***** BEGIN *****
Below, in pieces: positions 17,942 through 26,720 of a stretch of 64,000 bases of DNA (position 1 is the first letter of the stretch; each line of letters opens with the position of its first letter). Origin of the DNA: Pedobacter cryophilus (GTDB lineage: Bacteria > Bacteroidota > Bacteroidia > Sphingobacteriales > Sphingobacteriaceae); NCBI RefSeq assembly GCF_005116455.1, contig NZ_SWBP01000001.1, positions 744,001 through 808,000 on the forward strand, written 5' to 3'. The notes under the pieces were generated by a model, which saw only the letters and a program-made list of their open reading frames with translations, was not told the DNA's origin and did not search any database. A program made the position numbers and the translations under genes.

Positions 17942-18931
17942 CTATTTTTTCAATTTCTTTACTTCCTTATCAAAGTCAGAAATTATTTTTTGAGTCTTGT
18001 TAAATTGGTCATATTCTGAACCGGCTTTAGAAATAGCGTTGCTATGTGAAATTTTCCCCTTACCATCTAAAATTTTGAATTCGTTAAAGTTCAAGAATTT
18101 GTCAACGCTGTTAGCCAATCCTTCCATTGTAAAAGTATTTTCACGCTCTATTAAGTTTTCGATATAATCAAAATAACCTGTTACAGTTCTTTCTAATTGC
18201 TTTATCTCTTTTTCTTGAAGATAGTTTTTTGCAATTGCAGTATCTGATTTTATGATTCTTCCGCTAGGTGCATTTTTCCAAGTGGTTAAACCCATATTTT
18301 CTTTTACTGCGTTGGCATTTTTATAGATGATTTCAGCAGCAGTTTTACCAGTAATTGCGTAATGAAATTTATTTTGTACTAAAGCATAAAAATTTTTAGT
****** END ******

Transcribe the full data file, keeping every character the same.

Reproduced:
Below, in pieces: positions 17,942 through 26,720 of a stretch of 64,000 bases of DNA (position 1 is the first letter of the stretch; each line of letters opens with the position of its first letter). Origin of the DNA: Pedobacter cryophilus (GTDB lineage: Bacteria > Bacteroidota > Bacteroidia > Sphingobacteriales > Sphingobacteriaceae); NCBI RefSeq assembly GCF_005116455.1, contig NZ_SWBP01000001.1, positions 744,001 through 808,000 on the forward strand, written 5' to 3'. The notes under the pieces were generated by a model, which saw only the letters and a program-made list of their open reading frames with translations, was not told the DNA's origin and did not search any database. A program made the position numbers and the translations under genes.

Positions 17942-18931
17942 CTATTTTTTCAATTTCTTTACTTCCTTATCAAAGTCAGAAATTATTTTTTGAGTCTTGT
18001 TAAATTGGTCATATTCTGAACCGGCTTTAGAAATAGCGTTGCTATGTGAAATTTTCCCCTTACCATCTAAAATTTTGAATTCGTTAAAGTTCAAGAATTT
18101 GTCAACGCTGTTAGCCAATCCTTCCATTGTAAAAGTATTTTCACGCTCTATTAAGTTTTCGATATAATCAAAATAACCTGTTACAGTTCTTTCTAATTGC
18201 TTTATCTCTTTTTCTTGAAGATAGTTTTTTGCAATTGCAGTATCTGATTTTATGATTCTTCCGCTAGGTGCATTTTTCCAAGTGGTTAAACCCATATTTT
18301 CTTTTACTGCGTTGGCATTTTTATAGATGATTTCAGCAGCAGTTTTACCAGTAATTGCGTAATGAAATTTATTTTGTACTAAAGCATAAAAATTTTTAGT